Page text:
- The World Bank is helping Pakistan to develop utility-scale solar power through the US$100 million Sindh Solar Energy Project.
- The project will improve Pakistan’s energy security and reduce its carbon footprint by generating 400MW of solar power capacity and equipping 200,000 low access households with solar home systems.
- Laying the groundwork for this project, ESMAP helped the Government of Pakistan map its renewable energy resource potential and is now supporting grid integration, least-cost generation planning, and the expansion of energy access through off-grid solutions.
Pakistan is rich in hydropower, solar, and wind resources. However, it has not managed to realize the full potential of these resources due to insufficient investment, infrastructure deficiencies, and the previously high costs for solar and wind. Scaling up solar and wind generation will enable Pakistan to reduce its average cost of generation, increase the supply of electricity, and move away from heavily polluting imported fossil fuels.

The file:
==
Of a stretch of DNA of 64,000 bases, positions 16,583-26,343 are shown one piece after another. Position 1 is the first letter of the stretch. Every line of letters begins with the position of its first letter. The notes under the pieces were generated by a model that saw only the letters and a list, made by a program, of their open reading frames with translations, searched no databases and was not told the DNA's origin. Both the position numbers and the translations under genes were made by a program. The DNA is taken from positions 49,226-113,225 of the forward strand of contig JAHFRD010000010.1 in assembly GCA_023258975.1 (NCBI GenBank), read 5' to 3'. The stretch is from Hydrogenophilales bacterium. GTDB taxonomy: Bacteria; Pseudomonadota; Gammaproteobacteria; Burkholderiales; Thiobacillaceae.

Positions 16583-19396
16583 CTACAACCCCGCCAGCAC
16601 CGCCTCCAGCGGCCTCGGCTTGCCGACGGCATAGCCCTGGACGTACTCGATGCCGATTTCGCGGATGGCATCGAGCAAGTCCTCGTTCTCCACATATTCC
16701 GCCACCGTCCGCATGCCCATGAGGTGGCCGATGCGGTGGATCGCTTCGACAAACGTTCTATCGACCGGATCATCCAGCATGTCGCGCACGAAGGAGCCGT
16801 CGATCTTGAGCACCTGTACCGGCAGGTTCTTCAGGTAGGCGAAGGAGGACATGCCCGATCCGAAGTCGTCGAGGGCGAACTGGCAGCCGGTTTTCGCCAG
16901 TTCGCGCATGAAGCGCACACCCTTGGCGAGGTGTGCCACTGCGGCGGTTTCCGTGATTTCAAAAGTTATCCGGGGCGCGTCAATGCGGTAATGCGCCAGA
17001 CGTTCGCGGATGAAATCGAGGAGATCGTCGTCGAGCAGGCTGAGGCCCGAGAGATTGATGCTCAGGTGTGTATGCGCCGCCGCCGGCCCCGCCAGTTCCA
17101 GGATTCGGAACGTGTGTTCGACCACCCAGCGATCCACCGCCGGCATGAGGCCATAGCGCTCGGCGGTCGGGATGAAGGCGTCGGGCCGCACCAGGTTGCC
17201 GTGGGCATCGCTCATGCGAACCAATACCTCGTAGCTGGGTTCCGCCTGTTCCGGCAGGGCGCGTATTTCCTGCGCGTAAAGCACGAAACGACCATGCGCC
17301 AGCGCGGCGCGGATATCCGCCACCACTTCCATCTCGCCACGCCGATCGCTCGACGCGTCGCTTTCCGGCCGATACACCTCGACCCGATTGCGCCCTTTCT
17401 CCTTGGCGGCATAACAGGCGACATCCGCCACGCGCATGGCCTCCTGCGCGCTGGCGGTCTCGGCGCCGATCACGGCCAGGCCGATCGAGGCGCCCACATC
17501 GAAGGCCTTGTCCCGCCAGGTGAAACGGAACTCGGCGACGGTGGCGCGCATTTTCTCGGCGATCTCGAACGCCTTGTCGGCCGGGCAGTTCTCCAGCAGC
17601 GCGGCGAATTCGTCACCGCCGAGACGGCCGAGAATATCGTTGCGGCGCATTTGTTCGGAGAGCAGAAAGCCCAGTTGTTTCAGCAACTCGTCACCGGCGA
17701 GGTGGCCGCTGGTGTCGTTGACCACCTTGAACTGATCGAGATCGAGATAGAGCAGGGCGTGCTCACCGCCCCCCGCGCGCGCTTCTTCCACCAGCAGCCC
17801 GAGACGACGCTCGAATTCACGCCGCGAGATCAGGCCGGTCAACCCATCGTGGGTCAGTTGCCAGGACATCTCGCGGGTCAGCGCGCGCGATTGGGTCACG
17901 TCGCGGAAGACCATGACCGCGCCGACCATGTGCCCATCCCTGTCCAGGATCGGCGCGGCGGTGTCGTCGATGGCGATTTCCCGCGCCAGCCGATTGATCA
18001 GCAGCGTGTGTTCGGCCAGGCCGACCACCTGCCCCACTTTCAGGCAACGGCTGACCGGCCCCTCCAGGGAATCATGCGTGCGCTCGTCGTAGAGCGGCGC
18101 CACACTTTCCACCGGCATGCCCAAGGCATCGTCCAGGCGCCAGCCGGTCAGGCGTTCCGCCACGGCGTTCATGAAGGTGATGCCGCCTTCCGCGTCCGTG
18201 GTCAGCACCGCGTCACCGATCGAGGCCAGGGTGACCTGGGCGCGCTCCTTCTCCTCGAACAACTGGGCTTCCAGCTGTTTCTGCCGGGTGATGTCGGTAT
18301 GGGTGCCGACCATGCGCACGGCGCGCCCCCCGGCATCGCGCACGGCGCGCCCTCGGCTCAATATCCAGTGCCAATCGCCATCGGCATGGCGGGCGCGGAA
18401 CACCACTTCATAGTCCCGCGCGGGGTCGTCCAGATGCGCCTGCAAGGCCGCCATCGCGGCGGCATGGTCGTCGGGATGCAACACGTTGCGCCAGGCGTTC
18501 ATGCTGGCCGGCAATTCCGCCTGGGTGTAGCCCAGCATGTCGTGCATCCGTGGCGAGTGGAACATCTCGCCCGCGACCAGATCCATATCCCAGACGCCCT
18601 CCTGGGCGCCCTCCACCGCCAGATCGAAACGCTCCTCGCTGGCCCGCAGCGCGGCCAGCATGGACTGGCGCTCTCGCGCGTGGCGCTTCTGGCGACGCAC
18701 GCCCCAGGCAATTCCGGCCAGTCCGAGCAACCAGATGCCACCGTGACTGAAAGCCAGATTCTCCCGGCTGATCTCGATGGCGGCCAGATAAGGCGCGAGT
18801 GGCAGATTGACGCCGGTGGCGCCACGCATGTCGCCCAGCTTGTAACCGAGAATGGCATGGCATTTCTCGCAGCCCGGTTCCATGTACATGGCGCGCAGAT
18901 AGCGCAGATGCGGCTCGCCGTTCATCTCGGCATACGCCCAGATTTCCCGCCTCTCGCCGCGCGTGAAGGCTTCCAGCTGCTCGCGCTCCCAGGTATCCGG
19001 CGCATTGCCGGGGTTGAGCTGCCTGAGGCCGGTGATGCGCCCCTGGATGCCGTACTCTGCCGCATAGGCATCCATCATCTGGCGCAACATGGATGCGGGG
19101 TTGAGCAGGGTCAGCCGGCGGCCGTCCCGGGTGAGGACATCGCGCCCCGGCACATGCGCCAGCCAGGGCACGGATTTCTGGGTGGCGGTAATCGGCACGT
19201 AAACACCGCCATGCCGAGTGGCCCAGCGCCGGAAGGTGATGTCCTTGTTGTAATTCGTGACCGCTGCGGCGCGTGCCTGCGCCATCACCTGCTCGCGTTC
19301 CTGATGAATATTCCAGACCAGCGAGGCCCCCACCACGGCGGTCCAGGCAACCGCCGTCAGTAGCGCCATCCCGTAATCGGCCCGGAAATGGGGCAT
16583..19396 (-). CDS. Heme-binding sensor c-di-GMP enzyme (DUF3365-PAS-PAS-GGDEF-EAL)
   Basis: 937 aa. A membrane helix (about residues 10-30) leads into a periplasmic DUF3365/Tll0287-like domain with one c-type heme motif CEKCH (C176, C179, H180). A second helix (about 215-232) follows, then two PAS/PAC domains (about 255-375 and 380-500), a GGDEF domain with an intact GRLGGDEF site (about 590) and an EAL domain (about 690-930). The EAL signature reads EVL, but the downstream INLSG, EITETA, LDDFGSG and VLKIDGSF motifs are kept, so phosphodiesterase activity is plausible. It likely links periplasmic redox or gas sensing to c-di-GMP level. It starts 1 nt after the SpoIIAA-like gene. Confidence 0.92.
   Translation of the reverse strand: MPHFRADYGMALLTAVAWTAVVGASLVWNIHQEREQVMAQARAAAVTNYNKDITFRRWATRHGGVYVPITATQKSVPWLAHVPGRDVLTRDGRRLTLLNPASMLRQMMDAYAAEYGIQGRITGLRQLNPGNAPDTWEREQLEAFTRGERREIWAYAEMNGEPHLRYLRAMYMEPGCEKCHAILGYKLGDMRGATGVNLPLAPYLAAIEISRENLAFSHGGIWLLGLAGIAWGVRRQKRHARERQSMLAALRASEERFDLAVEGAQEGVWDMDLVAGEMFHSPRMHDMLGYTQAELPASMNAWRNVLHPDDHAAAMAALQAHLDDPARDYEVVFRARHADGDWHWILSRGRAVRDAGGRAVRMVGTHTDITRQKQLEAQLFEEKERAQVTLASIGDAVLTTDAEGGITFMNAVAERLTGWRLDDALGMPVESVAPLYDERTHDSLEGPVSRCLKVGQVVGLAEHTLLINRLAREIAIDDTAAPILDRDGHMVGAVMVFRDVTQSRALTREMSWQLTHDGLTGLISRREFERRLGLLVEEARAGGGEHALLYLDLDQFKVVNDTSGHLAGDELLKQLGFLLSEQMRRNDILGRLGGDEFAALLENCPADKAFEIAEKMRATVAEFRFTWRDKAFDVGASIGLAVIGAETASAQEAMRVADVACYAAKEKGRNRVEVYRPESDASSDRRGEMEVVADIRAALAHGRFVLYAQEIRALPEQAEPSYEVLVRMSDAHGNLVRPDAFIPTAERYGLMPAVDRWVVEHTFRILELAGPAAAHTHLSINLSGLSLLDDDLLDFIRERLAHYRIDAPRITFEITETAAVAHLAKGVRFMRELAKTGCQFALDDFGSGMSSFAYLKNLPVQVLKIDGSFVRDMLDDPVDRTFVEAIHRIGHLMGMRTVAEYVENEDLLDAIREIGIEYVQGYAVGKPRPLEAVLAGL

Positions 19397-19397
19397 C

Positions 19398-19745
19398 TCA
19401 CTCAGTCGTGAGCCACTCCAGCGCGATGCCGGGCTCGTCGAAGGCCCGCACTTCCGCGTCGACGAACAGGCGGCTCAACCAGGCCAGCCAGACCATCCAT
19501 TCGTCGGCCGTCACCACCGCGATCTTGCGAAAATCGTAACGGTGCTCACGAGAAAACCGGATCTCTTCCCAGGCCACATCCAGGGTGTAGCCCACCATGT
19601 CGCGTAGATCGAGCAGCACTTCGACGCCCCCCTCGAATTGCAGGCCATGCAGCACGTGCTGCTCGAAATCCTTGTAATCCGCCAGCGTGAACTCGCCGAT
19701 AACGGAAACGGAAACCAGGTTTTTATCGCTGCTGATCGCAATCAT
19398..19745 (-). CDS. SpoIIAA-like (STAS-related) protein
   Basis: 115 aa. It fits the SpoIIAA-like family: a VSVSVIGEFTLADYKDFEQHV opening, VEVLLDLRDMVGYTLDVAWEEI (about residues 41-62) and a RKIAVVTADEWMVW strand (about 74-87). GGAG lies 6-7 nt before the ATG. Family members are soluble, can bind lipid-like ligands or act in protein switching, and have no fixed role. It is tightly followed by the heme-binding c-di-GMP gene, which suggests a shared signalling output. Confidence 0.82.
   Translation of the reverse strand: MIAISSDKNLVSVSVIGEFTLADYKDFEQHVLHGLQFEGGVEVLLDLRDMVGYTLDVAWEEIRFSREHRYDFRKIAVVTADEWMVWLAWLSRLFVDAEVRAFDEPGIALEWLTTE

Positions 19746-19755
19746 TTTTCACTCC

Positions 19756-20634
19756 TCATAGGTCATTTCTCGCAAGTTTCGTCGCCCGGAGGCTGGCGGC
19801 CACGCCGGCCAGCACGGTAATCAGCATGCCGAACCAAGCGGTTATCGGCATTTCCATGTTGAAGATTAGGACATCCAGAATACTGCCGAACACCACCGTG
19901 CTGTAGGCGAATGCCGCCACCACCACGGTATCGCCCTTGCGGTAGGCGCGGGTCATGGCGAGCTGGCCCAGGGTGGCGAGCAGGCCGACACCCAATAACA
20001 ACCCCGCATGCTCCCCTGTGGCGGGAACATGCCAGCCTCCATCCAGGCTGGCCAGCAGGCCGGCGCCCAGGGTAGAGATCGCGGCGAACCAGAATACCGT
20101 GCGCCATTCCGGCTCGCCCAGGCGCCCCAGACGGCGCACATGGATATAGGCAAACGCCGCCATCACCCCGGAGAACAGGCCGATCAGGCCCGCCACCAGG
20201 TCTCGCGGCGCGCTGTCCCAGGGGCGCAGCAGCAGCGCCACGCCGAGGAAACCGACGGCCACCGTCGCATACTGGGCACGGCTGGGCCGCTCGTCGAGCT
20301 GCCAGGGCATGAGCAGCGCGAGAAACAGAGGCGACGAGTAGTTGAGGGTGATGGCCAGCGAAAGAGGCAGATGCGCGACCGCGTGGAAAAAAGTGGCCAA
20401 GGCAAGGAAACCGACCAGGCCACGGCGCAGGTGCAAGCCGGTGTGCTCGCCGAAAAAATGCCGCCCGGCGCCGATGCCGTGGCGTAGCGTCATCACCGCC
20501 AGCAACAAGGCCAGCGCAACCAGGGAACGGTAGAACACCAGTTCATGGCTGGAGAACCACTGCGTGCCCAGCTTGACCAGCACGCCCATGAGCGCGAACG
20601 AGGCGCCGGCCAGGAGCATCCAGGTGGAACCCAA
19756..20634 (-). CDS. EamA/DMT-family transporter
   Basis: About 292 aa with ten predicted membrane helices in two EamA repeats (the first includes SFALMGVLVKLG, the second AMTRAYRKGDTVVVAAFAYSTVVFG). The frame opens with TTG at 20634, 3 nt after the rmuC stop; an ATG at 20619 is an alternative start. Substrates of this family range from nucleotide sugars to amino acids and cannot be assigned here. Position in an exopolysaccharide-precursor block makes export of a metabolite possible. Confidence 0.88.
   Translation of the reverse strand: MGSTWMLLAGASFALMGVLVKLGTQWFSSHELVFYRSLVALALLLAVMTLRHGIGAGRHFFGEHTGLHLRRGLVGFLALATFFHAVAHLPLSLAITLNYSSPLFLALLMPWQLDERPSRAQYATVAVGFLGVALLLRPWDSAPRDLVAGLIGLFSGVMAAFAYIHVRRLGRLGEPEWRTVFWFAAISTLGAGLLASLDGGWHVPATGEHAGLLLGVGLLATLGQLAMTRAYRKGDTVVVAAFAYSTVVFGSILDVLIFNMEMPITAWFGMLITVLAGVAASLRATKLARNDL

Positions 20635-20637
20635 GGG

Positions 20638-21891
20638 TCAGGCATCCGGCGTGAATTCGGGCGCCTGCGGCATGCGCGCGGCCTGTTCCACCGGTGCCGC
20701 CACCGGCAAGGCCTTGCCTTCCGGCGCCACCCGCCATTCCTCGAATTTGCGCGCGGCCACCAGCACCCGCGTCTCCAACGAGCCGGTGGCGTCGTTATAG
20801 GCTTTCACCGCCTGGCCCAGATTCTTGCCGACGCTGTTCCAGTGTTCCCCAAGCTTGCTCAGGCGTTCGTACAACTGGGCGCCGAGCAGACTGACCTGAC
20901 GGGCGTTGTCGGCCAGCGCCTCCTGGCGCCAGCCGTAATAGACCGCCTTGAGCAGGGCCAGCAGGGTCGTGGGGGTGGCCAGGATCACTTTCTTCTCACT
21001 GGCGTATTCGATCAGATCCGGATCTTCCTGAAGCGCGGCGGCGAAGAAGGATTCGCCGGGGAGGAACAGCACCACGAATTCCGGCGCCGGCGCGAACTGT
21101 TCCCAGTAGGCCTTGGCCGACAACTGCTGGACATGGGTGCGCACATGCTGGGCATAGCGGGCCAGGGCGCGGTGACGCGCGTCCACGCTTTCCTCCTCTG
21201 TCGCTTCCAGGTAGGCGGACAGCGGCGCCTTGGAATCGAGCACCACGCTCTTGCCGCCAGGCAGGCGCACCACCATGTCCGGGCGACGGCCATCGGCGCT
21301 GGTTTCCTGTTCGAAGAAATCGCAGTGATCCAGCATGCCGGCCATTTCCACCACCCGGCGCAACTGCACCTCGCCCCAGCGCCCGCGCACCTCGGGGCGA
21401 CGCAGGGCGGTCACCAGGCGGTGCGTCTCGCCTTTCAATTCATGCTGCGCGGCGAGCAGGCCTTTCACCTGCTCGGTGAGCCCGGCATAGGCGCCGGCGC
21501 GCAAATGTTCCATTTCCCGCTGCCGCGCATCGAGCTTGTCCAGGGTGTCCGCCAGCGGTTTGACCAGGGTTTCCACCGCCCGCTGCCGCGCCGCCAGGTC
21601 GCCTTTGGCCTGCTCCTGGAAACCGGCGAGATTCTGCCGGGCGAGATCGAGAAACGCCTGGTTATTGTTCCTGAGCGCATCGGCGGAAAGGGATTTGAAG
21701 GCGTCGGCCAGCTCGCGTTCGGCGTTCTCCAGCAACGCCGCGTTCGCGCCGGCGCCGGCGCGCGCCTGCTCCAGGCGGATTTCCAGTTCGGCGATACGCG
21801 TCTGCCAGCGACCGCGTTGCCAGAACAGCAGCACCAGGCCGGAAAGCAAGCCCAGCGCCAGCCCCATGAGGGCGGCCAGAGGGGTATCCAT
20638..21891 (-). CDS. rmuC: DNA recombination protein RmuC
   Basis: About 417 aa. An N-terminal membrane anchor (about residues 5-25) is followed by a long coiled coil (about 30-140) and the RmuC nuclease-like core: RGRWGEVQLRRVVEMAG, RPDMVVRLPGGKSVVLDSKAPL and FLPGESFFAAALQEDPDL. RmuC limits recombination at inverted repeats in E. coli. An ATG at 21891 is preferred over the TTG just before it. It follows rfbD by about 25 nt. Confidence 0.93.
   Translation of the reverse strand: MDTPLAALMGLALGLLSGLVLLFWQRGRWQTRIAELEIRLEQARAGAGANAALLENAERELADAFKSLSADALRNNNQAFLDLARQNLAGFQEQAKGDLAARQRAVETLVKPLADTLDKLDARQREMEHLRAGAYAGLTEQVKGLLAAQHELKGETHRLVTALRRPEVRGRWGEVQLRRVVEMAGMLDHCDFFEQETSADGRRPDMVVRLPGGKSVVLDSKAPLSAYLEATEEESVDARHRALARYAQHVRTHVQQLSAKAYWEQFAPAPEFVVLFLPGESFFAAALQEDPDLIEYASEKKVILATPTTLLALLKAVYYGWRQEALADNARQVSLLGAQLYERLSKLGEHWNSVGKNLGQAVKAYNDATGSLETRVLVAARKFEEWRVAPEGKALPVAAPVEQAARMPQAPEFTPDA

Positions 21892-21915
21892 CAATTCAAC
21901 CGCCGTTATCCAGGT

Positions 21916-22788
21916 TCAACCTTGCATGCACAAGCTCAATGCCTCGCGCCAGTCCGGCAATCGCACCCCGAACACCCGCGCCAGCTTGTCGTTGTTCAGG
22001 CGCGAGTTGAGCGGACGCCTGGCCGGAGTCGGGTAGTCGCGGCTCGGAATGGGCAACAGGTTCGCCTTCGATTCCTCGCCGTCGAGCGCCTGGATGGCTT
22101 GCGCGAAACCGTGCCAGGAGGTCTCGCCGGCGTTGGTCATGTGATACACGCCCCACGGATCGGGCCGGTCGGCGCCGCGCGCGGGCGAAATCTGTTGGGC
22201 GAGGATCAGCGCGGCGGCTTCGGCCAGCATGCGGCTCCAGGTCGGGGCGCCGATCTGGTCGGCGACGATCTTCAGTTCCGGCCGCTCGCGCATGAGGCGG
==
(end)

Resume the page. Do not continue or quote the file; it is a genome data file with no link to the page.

Sindh province in Pakistan, with an estimated 47 million people and a large economy centered on Karachi, has abundant solar resource potential and available land. This province is key to increasing the share of renewable energy generation in Pakistan and to developing new ways of providing electricity access.
The newly approved US$100 million World Bank Sindh Solar Energy Project supports the development of solar power in Pakistan with the aim of increasing access and reducing the country’s carbon footprint. It will support the development of 400 MW of utility-scale solar power plants through the introduction of competitive bidding for developers, installation of 20 MW of distributed solar on and around public buildings, and solar home systems for 200,000 households with no or low access to electricity.
The World Bank’s Energy Sector Management Assistance Program (ESMAP) laid the groundwork for this new project by assisting the Government of Pakistan to comprehensively map its solar and wind resource potential across the country. This included the installation of nine solar measurement stations and twelve wind measurement masts, measuring and collecting high quality data for more than two years. The solar data was used to produce solar maps via the Global Solar Atlas, and the wind data will validate the Global Wind Atlas. The first utility-scale solar plant to be implemented under the project, near Hyderabad, will utilize data from a nearby measurement station to confirm resource estimates, allowing for more competitive bids from developers.